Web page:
How to Be Almost Famous in Ten Days
by Kathleen S. Allen
Publication date: March 15th 2013
Genre: YA Contemporary
Seventeen-year-old Cassie Cee feels invisible because she's a double-digit size. She finds a book in a secondhand bookstore that she hopes will change her life. Her best friend's brother wants to make vlogs about how she is following the ten rules she found in the book, why she is doing it, and how she feels about being invisible for his school project. She agrees, but only if he promises no one but his college advisor will see the vlogs. He promises, but a friend of his posts them online and they go viral. When one of the "famous rules" puts her best friend, Rachel in a dangerous situation, Cassie makes one last vlog and Chuck posts it online. But emails begin arriving from other girls who have felt invisible, and she realizes she has to own up to being "the real Cassie Cee."
Kathleen has been writing since she was eight years old when she self-published her first book. Okay, she hand-copied her poems onto plain white paper, paper punched three holes in the sides, made an orange and blue “book jacket” and threaded red ribbon through the holes that she tied with a bow. Ta Dah! Her first book! She’s been writing ever since. She writes in different genres but YA is her favorite.
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"What Inspires You To Write?"
QUITTING IS NOT AN OPTION
Kathleen S. Allen
I’ve been writing since I was a young child. I started out writing poetry then short stories, novels, and moved on to flash fiction, lyric essays, and microfiction. My success as a writer comes from an internal source telling me my story or poem or essay is worth reading. I call this internal source, THE EVIL EDITOR FROM HECK. I first did NaNoWriMo in November, 2008 writing my first YA faerie novel, LORE OF FEI in thirty days. It was during NaNoWriMo that I realized I can’t listen to EVIL EDITOR and that I had to gag said editor and tie her to the chair in the corner for a month. There were times when she pulled the gag off or loosened her ties but I managed to finish the month without too much from her. But once she was released it became apparent that not only did she not have my best interests at heart but that she was trying to sabotage me at every turn. How dare she? I worked hard to hone my writing skills, writing and rewriting, taking creative writing classes even getting a Master’s in English and doing an independent study with a published YA writer. I deserved to bask in my writings. But her voice is strong and she is determined and so there are times when I listen to her tell me my writing is awful and I’m a hack and that I’ll never sell any of my writing. Never. Ever. Ever. And it is those times when I rend and tear my hair out and think, “Yes, she’s right, I can’t write and never will amount to ANYTHING. I am a hack, a poser, a failure.” And I stop writing. But a day goes by or two or a week and I begin to think that maybe, just maybe she’s not right. Maybe I can write something readers will like to read. Maybe I can tell my stories to the world and the world won’t laugh in my face---unless I want them to---. So I begin again with the dreaded first draft and put it all down in one swoop. Next it’s time to start editing. It is when I am in the first blush of romance with my draft that the EVIL EDITOR knows I am most vulnerable. She sneaks up and whispers in my ear that this story is “ka, ka.” One of two things will happen, either I will agree and put the story away never to let it see the light of day again or I ignore said editor and KEEP GOING. I have to push myself to ignore her and toss her in the corner. Every so often I toss her some chicken bones to gnaw on so she’ll leave me alone. It doesn’t always work but when it does…CELEBRATION TIME.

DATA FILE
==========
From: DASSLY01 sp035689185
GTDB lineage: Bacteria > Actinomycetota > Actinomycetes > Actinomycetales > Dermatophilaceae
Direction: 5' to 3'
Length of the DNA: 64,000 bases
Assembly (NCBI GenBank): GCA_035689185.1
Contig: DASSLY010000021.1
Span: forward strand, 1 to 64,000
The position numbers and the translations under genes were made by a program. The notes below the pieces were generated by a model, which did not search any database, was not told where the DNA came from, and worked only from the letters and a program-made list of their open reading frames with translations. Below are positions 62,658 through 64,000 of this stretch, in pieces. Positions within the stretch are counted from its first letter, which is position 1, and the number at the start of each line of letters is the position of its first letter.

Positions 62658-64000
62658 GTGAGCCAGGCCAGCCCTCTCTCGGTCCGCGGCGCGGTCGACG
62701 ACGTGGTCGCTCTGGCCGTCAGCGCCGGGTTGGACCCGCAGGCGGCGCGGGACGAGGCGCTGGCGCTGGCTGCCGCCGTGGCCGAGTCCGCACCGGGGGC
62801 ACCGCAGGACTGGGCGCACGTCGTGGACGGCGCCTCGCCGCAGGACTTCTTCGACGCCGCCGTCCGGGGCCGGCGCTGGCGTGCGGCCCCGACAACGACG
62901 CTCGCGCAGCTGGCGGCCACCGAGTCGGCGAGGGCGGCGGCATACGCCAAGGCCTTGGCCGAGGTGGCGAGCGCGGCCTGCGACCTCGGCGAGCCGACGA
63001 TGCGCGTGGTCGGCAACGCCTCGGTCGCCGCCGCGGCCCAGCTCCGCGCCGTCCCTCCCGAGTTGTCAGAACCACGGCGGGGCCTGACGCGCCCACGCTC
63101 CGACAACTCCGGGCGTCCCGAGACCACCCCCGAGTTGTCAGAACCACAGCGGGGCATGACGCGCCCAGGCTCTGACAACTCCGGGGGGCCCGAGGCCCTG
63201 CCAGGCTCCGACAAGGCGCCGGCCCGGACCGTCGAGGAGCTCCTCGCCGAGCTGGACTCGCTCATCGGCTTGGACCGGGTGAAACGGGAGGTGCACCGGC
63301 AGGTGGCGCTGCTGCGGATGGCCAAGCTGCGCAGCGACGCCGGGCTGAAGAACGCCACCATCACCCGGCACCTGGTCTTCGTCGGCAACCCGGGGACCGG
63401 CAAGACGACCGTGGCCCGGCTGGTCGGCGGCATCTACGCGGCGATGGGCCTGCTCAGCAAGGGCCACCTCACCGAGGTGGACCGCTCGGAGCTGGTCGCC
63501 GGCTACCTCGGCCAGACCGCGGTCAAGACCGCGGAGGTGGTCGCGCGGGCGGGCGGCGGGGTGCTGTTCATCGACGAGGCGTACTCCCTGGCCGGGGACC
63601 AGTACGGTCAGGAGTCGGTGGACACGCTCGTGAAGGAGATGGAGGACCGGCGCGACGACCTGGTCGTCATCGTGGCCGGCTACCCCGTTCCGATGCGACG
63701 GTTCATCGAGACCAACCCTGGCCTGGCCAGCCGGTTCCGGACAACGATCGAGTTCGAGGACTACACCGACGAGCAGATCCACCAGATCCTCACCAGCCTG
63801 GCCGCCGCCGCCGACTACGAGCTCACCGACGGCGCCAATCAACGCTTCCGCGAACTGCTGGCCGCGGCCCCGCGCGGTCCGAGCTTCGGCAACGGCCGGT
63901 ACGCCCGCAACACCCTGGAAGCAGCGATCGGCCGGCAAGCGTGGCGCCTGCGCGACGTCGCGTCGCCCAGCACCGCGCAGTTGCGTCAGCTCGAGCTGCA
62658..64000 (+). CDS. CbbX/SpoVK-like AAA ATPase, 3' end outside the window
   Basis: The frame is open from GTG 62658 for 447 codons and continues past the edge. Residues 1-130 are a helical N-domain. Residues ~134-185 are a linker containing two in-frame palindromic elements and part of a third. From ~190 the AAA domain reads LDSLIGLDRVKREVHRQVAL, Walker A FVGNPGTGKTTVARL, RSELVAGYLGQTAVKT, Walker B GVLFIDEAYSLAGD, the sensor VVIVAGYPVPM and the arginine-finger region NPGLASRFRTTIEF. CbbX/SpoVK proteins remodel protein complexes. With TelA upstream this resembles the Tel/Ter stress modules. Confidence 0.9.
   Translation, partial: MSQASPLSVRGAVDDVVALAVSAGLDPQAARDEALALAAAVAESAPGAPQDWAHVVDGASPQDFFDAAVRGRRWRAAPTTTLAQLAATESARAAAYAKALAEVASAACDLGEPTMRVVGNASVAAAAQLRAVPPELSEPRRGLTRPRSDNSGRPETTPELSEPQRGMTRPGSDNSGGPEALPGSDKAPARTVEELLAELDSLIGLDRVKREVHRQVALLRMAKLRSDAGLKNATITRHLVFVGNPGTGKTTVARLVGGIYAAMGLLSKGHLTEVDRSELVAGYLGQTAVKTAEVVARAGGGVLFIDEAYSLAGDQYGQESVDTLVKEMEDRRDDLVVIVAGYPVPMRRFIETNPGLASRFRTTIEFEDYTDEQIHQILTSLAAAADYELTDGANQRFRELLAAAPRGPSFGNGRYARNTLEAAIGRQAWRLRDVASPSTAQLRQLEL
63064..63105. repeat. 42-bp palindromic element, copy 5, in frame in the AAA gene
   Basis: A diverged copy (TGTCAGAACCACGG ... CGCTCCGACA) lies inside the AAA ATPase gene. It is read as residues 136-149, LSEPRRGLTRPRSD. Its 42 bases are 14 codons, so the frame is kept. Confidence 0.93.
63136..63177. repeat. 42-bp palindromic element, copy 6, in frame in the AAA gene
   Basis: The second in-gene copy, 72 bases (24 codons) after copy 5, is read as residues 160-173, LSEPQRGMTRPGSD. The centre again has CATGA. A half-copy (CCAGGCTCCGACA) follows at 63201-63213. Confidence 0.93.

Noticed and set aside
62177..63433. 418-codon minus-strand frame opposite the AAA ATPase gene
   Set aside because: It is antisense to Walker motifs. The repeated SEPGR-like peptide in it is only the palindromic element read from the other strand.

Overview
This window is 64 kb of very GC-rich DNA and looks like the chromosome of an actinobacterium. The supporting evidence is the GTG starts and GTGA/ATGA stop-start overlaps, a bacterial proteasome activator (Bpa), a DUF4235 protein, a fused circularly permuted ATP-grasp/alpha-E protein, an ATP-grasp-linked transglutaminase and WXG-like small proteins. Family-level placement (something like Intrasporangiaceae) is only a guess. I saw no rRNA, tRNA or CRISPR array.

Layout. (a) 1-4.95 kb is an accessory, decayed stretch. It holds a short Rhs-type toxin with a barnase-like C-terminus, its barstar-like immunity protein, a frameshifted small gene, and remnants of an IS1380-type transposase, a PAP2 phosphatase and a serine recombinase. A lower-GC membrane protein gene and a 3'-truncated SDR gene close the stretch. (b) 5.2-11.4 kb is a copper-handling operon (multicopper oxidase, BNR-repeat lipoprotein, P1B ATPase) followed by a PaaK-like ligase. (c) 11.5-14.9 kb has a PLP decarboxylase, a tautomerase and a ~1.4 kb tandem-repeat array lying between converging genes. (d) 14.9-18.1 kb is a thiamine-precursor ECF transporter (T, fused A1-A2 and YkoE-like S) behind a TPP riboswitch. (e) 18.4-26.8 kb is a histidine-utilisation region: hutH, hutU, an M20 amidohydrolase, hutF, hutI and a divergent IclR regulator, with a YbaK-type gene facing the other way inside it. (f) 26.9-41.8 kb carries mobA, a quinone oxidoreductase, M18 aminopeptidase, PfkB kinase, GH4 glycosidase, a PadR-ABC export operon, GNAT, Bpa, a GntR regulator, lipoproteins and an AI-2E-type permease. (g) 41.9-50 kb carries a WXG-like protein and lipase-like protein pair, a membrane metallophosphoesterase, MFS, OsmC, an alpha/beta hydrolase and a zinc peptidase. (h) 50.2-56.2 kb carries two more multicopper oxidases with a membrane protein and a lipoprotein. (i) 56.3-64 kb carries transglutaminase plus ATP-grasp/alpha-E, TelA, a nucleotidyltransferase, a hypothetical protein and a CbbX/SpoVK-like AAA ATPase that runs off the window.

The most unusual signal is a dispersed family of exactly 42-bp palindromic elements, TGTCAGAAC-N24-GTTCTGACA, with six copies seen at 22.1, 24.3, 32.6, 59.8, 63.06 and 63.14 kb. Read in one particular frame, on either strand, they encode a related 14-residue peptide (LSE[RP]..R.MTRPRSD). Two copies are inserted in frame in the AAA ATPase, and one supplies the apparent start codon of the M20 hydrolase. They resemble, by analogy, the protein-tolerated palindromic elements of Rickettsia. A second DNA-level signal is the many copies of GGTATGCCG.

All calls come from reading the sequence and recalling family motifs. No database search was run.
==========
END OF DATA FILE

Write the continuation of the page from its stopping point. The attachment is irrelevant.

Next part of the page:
My advice is this: leave your inner editor in the corner every time you sit down to write a story. Ignore him or her. Gag them and keep them gagged. Once in a while toss them bones to gnaw on to keep them happy but don’t quit writing. Because quitting is not an option.